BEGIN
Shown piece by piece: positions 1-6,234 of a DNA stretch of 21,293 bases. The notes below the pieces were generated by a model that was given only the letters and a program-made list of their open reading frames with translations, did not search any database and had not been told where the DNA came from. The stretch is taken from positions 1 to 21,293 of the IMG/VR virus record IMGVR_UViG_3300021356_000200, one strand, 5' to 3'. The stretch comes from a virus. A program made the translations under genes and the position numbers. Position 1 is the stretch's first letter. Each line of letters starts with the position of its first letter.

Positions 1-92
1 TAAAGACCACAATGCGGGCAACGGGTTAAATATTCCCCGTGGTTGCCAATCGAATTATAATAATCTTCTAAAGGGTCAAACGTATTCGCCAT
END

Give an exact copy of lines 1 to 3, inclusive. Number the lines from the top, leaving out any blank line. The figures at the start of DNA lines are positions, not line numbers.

Shown piece by piece: positions 1-6,234 of a DNA stretch of 21,293 bases. The notes below the pieces were generated by a model that was given only the letters and a program-made list of their open reading frames with translations, did not search any database and had not been told where the DNA came from. The stretch is taken from positions 1 to 21,293 of the IMG/VR virus record IMGVR_UViG_3300021356_000200, one strand, 5' to 3'. The stretch comes from a virus. A program made the translations under genes and the position numbers. Position 1 is the stretch's first letter. Each line of letters starts with the position of its first letter.

Positions 1-92
1 TAAAGACCACAATGCGGGCAACGGGTTAAATATTCCCCGTGGTTGCCAATCGAATTATAATAATCTTCTAAAGGGTCAAACGTATTCGCCAT